For those who are not eligible for medical aid-in-dying and don’t wish to go to Switzerland, there are other end-of-life choices. We outline them here on our website and discuss these with clients all the time. One of those choices that people find most interesting is Voluntary Stopping Eating & Drinking (VSED), though it  is not everyone’s cup of tea, as Amy Bloom discussed. This is totally understandable. However, we have supported many people through VSED and with adequate support and understanding, it is often a very approachable way of embracing nature’s authentic way of dying. It is seen in many cultures and in the animal kingdom as well. For some comprehensive resources on VSED, click here.

I applaud Amy Bloom’s courage in supporting her husband’s wishes to leave this world in his own way, in his own time. What a beautiful gift she gave him with that support. And what a beautiful gift to us all with this lovely book. Thank you.

End of Life Choices California is a 501(c)(3) nonprofit organization that provides its services of support and information at no charge to our clients. If you would like to support our work, you can do so easily by clicking here. We are grateful for all gifts, large and small.

Please keep an eye out for next month’s blog post by one of our volunteers about dementia and the Dementia Directive.

Why I Do This Work

I’ll call her Hazel – because she didn’t give me permission to tell her story. If I had asked, though, I’m satisfied that she would have happily agreed.

Hazel was 78, and dying of lung cancer. Though hospice had been able to keep her largely pain-free, she was terrified of the possible end-stage symptoms of her disease and had chosen to use the California End of Life Option Act to control her dying. It was early afternoon on the day she had chosen to die. Hazel had said her goodbyes to family – mostly nieces and nephews in other states – and her two best friends had come to be with her at the retirement condo where she had lived for more than a decade.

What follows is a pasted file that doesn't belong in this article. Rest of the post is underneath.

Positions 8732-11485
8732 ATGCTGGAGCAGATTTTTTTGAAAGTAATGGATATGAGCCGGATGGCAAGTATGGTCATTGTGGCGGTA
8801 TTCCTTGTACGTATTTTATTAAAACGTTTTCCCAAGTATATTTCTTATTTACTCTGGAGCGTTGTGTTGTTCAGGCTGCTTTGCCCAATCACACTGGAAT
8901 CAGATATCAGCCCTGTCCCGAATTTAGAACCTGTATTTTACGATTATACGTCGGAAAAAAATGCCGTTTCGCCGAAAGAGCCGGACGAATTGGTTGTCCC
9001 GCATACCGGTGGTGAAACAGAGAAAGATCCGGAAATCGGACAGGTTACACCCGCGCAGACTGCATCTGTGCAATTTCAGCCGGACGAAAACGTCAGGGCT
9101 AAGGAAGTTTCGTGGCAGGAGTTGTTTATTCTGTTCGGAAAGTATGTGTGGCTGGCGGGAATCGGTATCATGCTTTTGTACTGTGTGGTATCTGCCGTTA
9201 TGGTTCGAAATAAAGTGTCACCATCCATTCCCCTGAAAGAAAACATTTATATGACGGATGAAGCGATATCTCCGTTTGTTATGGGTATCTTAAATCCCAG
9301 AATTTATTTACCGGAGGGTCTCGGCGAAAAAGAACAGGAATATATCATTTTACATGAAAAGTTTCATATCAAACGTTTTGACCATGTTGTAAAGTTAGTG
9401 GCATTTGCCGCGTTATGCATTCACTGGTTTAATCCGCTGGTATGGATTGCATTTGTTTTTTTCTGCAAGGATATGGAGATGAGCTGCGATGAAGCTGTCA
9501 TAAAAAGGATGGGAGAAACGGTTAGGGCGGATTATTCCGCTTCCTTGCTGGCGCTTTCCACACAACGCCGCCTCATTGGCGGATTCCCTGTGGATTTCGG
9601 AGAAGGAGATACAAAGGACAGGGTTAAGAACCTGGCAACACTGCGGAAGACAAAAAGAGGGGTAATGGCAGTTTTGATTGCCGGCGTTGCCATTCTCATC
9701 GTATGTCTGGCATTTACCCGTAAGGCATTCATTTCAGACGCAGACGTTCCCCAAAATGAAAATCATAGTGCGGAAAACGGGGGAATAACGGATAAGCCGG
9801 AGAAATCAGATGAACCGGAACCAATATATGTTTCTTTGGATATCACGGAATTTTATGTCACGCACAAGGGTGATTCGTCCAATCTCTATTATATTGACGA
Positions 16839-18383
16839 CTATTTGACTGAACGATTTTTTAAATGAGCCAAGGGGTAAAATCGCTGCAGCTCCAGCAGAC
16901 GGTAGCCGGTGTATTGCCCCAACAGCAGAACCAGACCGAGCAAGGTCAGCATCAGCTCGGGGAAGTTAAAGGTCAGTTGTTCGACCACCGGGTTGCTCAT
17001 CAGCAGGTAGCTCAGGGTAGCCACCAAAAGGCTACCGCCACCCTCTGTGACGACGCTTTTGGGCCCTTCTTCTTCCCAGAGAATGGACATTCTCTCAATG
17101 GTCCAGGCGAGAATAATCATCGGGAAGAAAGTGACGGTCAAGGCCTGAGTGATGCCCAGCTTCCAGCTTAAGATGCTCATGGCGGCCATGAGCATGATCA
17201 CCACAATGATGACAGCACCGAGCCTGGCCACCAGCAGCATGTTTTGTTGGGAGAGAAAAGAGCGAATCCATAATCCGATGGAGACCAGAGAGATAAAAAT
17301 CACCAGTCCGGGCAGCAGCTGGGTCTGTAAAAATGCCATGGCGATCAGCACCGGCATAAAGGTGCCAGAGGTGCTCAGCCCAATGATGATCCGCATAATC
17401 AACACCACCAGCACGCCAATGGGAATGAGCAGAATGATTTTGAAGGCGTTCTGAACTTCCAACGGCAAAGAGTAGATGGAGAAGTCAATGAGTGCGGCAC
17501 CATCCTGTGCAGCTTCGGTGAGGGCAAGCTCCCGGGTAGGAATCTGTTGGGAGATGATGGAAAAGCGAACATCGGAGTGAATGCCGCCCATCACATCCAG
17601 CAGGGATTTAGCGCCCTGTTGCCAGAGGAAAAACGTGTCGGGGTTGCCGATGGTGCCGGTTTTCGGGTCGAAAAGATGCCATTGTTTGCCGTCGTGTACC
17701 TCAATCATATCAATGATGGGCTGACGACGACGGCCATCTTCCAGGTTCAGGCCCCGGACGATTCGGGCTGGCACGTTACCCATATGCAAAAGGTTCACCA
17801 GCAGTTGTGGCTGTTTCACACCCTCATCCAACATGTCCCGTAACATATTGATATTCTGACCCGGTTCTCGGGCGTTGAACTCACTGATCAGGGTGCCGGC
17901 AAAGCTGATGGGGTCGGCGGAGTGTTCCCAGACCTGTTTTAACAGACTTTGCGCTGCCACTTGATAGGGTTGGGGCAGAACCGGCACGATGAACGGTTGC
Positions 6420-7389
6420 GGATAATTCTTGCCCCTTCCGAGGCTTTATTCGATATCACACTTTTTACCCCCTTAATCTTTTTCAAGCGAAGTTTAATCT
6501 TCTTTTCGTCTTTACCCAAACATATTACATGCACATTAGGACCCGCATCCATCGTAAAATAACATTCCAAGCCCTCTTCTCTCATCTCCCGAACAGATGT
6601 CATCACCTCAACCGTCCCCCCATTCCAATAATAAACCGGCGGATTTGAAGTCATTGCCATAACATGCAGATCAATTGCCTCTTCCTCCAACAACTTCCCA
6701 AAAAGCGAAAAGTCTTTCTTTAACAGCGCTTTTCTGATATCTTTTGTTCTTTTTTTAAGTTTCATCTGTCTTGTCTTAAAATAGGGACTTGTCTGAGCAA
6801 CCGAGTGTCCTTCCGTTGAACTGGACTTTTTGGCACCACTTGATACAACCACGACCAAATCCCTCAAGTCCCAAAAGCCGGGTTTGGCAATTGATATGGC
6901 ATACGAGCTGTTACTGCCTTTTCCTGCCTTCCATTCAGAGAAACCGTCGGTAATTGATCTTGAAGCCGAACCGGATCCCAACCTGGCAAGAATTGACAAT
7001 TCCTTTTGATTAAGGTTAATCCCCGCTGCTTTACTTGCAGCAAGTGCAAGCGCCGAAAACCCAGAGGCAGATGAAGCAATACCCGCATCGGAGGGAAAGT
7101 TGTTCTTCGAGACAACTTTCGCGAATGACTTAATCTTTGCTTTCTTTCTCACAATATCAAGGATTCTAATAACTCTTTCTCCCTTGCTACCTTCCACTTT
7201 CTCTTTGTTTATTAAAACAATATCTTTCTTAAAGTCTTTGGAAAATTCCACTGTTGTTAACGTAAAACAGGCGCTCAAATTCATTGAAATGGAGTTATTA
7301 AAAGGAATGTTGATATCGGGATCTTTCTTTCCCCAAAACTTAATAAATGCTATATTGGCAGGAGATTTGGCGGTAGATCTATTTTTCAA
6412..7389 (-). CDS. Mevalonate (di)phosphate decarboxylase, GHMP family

Everything Will Be All Right

In the morning I had come by to help arrange things as she wanted. We put a CD player in a nearby corner, with a selection of her favorite classical music. We opened the window to a cool San Francisco breeze, and propped her up on big pillows. She wanted to go over some documents with the two friends one more time, so I left the anti-nausea and other medications with them and went to get some lunch. 

Around 3:00 I returned, as planned. I asked Joan, another volunteer who is a retired nurse, to go with me because she’d met Hazel and the two had become friends. Hazel wanted to die in the late afternoon. 


This Is Why

When Joan and I walked in, the two friends were seated at the kitchen table, patiently preparing the medication. “She’s already pretty groggy,” they said, “but she wants to see you!” So we went on down the hallway to Hazel’s bedroom.

She was still propped up – leaning a little but comfortably upright. Music was playing, the breeze was ruffling the curtains and drifting over her bed. Hazel looked up and flashed a beatific smile at Joan and me as we entered the room.

“Oh, wonderful!” she said. “You’re here. Now everything will be all right.”

And this is why I serve, with joy and gratitude, as an EOLCCA volunteer.